Revisited: the lynching’ of Charles Wotten
The story of a Bermudian man killed in a race riot in England more than a century ago is getting renewed attention thanks to global Black Lives Matter protests.
British author and black studies teacher Madeline Heneghan said she has received several calls for interviews about her 2018 book Great War to Race Riots.
It tells how Charles Wotten, a 27-year-old black man from Sandys, was murdered on the Queen’s Dock in Liverpool on June 5, 1919 in the midst of a riot.
The fracas started after a group of Scandinavians attacked a West Indian man because he refused to give them a cigarette.
“The next day some of this guy’s friends went looking for the Scandinavians and a fight broke out,” Ms Heneghan said. “Large mobs of white people gathered in the street. The police started to raid black boarding houses indiscriminately. Anywhere that was black-owned or known to house black workers was raided.”
Mr Wotten was living in a boarding house on Upper Pitt Street, having served in the Merchant Navy.
When people came searching for him, he attempted to escape, running towards the River Mersey, but the mob followed.
“He was chased into the river,” Ms Heneghan said. “With police watching, the mob pelted Wotten with stones until he drowned.
“We have a very prominent historian in England, David Olusoga, who has described it as a lynching.”
Police officers listed drowning as the cause of the Bermudian’s death; no one was held accountable.
As told by Ms Heneghan, black West Indians and West Africans filled jobs left vacant in Liverpool by British soldiers during the First World War.
When the war ended in 1918, black soldiers returned home unable to find jobs because of the colour of their skin; white soldiers were given the jobs that had been held by the black workers.
Meanwhile, mobs of white men roamed neighbourhoods looking for black people to beat up.
Things became so dangerous that black women and children were often housed at police stations for their safety.
“It is a really tragic story,” Ms Heneghan said. “When I read the police reports, it was the scale of it that shocked me.”
The mob that killed Mr Wotten is estimated to have been anywhere from 200 to 300-strong.
Similar riots and attacks on black workers took place in London, Cardiff, Glasgow and many other British ports.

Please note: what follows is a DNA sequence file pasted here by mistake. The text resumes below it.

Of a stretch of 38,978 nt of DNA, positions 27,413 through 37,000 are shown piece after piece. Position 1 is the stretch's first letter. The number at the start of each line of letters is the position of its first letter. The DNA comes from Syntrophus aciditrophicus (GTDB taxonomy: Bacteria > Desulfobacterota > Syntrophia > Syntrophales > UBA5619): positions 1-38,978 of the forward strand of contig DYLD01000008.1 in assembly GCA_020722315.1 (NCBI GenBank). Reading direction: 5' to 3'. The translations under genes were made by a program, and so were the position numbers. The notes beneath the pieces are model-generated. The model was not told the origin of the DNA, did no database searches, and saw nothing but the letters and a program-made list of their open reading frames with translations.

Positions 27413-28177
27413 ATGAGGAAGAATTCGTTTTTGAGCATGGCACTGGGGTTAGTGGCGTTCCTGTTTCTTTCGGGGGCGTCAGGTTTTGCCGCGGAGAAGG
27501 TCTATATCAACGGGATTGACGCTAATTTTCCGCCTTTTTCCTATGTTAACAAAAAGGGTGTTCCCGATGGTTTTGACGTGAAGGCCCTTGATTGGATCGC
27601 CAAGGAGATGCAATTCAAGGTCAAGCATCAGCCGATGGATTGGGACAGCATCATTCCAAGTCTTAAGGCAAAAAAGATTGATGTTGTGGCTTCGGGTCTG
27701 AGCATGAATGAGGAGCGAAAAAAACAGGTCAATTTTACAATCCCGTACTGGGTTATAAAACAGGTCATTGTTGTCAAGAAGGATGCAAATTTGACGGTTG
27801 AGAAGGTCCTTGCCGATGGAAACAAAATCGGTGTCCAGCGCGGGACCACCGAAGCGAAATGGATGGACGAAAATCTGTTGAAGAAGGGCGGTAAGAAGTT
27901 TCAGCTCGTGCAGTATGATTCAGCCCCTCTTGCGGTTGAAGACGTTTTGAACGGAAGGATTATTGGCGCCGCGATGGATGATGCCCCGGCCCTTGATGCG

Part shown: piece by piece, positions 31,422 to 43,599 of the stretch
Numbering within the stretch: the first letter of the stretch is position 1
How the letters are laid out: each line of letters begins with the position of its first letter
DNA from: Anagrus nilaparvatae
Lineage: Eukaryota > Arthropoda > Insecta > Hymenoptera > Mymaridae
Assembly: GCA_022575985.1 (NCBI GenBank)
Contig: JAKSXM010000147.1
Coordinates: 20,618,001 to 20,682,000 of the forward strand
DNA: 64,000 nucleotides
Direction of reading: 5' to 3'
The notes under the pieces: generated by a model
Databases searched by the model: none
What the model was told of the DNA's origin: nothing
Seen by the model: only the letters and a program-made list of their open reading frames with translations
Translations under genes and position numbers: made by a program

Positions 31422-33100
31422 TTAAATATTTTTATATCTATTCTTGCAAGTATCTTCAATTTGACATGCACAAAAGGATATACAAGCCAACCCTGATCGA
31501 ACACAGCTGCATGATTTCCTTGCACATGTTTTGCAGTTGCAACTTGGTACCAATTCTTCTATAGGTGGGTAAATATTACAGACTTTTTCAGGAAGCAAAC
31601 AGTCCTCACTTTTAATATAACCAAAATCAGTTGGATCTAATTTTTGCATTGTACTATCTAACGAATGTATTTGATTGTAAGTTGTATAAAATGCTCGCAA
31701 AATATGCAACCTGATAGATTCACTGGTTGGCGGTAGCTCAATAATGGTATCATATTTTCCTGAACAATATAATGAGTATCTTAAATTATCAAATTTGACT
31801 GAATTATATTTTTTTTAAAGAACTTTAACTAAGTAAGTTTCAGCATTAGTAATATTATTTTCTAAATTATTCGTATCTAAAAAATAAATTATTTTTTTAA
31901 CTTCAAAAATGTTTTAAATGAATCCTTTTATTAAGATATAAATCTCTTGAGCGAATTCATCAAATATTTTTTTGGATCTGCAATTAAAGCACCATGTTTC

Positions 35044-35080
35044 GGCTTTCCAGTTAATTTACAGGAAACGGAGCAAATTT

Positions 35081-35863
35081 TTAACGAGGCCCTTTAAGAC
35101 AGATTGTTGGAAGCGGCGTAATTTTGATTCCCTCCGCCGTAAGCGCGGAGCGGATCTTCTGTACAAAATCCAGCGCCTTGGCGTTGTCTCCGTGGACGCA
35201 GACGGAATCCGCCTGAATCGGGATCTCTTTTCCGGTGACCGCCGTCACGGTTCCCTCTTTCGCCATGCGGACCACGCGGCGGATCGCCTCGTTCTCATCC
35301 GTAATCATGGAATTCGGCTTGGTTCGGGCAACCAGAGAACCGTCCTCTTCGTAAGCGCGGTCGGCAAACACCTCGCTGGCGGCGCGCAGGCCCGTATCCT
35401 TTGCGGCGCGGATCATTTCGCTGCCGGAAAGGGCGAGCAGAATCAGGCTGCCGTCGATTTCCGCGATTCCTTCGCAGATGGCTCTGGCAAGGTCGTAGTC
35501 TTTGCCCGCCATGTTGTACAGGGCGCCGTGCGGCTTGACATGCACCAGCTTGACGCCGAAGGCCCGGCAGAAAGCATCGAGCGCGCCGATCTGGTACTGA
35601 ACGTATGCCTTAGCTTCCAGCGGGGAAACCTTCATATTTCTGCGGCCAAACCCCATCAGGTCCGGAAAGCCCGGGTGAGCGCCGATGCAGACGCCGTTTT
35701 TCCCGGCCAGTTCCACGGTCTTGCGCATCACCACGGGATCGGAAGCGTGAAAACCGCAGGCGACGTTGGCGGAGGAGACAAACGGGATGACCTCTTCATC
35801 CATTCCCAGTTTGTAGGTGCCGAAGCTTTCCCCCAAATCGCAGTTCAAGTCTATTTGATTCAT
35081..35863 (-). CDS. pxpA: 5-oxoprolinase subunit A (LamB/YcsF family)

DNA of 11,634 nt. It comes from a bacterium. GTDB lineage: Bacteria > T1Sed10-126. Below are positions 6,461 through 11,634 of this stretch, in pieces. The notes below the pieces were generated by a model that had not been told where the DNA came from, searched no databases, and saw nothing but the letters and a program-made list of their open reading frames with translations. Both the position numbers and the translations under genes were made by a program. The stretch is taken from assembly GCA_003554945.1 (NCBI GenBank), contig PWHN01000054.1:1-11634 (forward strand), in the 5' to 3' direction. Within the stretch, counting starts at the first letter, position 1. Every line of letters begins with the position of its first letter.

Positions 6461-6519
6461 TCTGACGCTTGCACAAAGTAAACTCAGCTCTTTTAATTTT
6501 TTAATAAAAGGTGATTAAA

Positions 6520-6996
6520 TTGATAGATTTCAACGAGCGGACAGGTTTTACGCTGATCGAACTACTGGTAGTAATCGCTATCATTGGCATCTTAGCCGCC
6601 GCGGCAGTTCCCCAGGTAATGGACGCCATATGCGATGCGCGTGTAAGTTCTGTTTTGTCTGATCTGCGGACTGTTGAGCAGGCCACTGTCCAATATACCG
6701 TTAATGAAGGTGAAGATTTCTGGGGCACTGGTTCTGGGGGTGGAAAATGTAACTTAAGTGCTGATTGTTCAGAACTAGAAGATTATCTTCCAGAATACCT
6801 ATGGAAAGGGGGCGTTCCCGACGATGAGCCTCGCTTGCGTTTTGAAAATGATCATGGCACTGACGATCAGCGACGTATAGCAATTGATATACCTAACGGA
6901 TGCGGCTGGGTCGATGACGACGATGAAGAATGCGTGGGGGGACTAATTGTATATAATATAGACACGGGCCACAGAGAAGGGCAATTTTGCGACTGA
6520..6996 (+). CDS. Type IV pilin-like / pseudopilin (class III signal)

“In 1919, after the race riot, the British Government labelled the black workers as the problem rather than the white rioters,” Ms Heneghan said. “They tried to send them home.
“They tried to entice them by offering them free passage and £5 to go back. A lot of them didn’t because they were already settled with families here, and £5 didn’t even get their clothes out of the pawnshop.”
Mr Wotten has stayed in the memory of the black community in Liverpool where, in 1974, Charles Wooten College was established.
“A lot of young people learnt various skills there,” said Ms Heneghan, who added that the spelling of Mr Wotten’s name varied. “Sadly, the building is now luxury apartments. It is ironic, but gentrification happens in a lot of black communities across the United Kingdom.”
Writing on the Wall, the charity where Ms Heneghan serves as co-director, received a treasure trove of letters and documents relating to the 1919 riots.
Many were written by black workers of that time who begged the Mayor of Liverpool for help. Joseph Hall wrote in May 1919: “I am distressed, penniless and homeless, and I am simply asking for assistance, as I am a British subject.”
Writing on the Wall volunteers helped to catalogue and archive the collection, which can be viewed on the Great War to Race Riots website. Mr Olusoga included Mr Wotten in a four-part BBC Two series, Black and British: A Forgotten History, which saw members of the Liverpool community place a plaque in remembrance of the Bermudian near the port where he died.
“We have now developed a walking tour that follows the events of the 1919 race riots,” Ms Heneghan said. “People on the tour follow the footsteps of Charles being chased from his boarding house down to the Queen’s Dock.”
Ms Heneghan added: “People find it really moving to walk in his footsteps.”
A century later the British Government is still treating immigrants in a “draconian” way, she said. As evidence, she highlighted the 2018 Windrush scandal, which revealed that hundreds of Commonwealth citizens — many of whom had emigrated from the Caribbean and Bermuda between 1948 and 1979 — had been wrongly detained, deported and denied legal rights.
“Some people were being sent back to Jamaica who had been here since they were 8 years old,” she said. “The British Government has set up a compensation scheme for the damage it has done to people’s lives, but out of 1,000 or so applications, only 60 have been dealt with.
“All sorts of public apologies have been made, but still the British Government has not dealt with the massive mistake. And it wasn’t a mistake; it was clearly intentional.”
• Learn more about Madeline Heneghan’s book, Great War to Race Riots, at greatwar-to-raceriots.co.uk. The book is available for purchase on Kindle. David Olusoga has also written a book, Black and British: A Forgotten History. Available on Amazon, it partners his BBC series of the same name
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